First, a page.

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4th September 2013

HMRC will look closely at businesses that are connected by common owners, especially if one or more of the businesses are not registered for VAT . If HMRC believe that the businesses have been artificially separated to avoid VAT then they can assess for VAT due on past transactions if the businesses have not separated successfully, or issue a notice compelling the separate businesses to register as one from a future date.

In general HMRC will apply these rules where the businesses have connected owners and similar activities, however in the case of George Christodoulou HMRC took the view that the appellants sole proprietor restaurant business and a hair salon business that was run in partnership with his wife should be treated as one business. The tribunal decided on the balance of probabilities that the two businesses were separate as the restaurant was run jointly by both the appellant and his wife and the restaurant and liquor licences were in joint names.

The tribunal also commented that the evidence presented by both parties was not helpful in reaching a decision as:

• The self-assessment returns submitted by the appellant treated the restaurant business as solely his income and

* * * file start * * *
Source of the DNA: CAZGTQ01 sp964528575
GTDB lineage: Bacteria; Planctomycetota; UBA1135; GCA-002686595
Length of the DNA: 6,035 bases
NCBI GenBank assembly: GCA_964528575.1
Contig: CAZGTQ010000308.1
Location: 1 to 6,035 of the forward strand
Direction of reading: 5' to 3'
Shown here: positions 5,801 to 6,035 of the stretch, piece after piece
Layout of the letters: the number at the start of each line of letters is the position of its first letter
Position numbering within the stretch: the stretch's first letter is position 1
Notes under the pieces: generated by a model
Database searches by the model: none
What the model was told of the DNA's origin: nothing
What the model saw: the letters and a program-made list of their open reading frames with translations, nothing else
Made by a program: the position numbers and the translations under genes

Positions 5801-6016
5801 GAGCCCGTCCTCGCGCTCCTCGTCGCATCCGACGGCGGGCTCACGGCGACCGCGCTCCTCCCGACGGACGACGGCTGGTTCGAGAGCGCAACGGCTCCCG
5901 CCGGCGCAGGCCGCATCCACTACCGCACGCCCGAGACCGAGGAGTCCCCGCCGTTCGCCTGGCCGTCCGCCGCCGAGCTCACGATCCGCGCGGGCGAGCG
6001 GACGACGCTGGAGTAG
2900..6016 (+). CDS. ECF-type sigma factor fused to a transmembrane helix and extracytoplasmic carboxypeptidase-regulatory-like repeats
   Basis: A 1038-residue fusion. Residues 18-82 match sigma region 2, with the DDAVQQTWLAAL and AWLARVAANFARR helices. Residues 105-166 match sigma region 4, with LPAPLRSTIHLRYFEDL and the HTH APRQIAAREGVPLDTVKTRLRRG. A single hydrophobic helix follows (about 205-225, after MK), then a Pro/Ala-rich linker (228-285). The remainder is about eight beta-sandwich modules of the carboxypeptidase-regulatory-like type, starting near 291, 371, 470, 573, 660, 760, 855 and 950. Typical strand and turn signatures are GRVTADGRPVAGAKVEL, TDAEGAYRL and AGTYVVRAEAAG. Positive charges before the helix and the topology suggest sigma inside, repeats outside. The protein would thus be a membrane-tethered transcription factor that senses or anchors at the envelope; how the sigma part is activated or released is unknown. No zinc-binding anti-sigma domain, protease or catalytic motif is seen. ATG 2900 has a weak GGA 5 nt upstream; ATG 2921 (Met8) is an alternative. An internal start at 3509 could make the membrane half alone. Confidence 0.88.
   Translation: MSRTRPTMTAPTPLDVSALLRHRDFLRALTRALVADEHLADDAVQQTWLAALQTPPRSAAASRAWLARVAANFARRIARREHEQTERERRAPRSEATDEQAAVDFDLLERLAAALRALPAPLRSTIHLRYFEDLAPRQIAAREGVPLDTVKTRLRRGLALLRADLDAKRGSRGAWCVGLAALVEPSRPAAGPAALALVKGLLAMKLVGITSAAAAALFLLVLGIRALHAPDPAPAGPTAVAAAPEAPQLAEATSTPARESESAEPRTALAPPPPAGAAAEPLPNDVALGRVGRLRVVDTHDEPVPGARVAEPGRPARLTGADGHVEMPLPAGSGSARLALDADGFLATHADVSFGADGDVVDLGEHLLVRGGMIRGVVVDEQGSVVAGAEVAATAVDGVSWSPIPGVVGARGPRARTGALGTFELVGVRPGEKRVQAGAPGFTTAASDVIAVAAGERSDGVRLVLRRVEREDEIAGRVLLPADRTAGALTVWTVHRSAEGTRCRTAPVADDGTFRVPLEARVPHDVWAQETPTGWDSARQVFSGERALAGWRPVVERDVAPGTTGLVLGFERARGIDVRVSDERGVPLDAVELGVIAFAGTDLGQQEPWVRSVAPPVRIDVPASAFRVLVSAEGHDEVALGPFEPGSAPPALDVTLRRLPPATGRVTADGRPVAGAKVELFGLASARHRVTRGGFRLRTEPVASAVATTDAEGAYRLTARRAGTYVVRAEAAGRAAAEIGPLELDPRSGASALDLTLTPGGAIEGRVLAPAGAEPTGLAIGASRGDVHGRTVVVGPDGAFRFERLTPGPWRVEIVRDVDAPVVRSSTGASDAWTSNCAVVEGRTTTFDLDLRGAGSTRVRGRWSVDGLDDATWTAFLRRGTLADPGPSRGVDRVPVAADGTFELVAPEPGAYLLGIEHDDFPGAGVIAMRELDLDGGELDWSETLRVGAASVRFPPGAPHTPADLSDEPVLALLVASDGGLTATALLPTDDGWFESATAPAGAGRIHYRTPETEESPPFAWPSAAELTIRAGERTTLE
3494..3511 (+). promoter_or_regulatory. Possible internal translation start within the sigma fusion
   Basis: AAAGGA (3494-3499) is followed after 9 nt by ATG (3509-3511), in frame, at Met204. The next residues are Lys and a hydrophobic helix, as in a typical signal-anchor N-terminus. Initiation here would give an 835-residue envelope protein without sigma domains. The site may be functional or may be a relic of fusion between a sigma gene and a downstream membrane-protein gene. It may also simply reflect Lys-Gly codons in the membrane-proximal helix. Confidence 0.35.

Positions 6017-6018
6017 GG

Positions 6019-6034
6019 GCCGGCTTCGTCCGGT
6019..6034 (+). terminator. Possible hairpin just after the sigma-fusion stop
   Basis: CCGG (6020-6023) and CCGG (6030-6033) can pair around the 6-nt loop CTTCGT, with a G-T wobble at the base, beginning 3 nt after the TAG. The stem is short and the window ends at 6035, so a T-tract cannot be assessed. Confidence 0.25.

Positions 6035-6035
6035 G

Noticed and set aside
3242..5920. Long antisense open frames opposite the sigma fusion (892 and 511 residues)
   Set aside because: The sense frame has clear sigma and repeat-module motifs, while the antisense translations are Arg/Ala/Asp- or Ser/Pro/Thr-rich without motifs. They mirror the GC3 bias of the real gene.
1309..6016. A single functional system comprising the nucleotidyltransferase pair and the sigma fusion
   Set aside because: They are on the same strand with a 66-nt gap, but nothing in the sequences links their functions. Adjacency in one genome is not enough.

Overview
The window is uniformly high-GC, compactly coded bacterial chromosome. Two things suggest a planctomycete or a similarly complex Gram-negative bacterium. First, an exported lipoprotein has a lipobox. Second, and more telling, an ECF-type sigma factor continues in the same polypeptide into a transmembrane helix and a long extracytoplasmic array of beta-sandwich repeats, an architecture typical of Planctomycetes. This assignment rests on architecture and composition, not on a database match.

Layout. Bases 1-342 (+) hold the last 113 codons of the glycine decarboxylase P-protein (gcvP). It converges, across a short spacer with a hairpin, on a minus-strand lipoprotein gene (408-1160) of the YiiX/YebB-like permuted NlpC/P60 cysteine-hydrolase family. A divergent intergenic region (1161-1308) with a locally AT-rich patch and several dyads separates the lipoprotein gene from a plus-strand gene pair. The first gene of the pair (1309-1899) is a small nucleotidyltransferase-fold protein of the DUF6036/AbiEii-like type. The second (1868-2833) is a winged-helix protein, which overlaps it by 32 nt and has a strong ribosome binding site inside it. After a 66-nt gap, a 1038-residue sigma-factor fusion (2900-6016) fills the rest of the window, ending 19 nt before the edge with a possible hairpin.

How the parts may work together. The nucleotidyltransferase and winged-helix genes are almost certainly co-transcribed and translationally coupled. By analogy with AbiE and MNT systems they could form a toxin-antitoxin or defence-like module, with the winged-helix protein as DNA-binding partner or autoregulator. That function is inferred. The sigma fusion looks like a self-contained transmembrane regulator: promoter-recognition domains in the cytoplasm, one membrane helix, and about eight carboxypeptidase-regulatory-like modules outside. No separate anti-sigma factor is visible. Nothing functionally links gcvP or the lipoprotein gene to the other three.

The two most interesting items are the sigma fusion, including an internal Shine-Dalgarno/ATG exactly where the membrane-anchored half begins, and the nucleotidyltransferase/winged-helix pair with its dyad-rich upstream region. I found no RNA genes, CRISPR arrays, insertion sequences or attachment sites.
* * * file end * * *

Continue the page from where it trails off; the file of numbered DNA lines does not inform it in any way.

• The income was paid into a bank account held in the appellant’s sole name, which would indicate it was run as a sole proprietor business.

However the tribunal also commented that HMRC’s evidence based on meetings with the appellant was to be treated with caution. The questions asked related to concepts that HMRC did not explain to the appellant and therefore the answers he gave could not be relied on as evidence.

This case highlights the need for caution where individuals are involved in more than one business. In most cases there will be a genuine reason for the fact that different businesses exist as many entrepreneurs will have their own business and enter into separate businesses with family and friends. This could easily be misconstrued by HMRC as an attempt to avoid VAT.

In Mr Christodoulou’s case he could have easily avoided a time consuming and costly appeal by seeking professional VAT advice at the time he set up each business to ensure that he was able to fully support the fact that two businesses existed. If you or your clients are in a similar situation to Mr Christodoulou or have one or more businesses where HMRC have took the view that artificial separation may have occurred it would be worth calling our helpline for an initial free discussion.

About the Author

The VAT People are leading VAT and Customs Duty consultants based in the North West of England. We work with a wide range of businesses throughout the UK as well as assisting our accountancy colleagues to unravel the thorny VAT issues for their clients. We are one of the UK's largest and most comprehensive sources of VAT and Customs advice, our consultancy team having over 140 years of experience in VAT and Customs gained in either HMRC or a Big 4 accountancy practice environment.

Call us on our VAT helpline 0800 077 4604 to discuss. All initial discussions are free with no-obligation.

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Article Published/Sorted/Amended on Scopulus 2013-09-06 12:54:07 in Tax Articles

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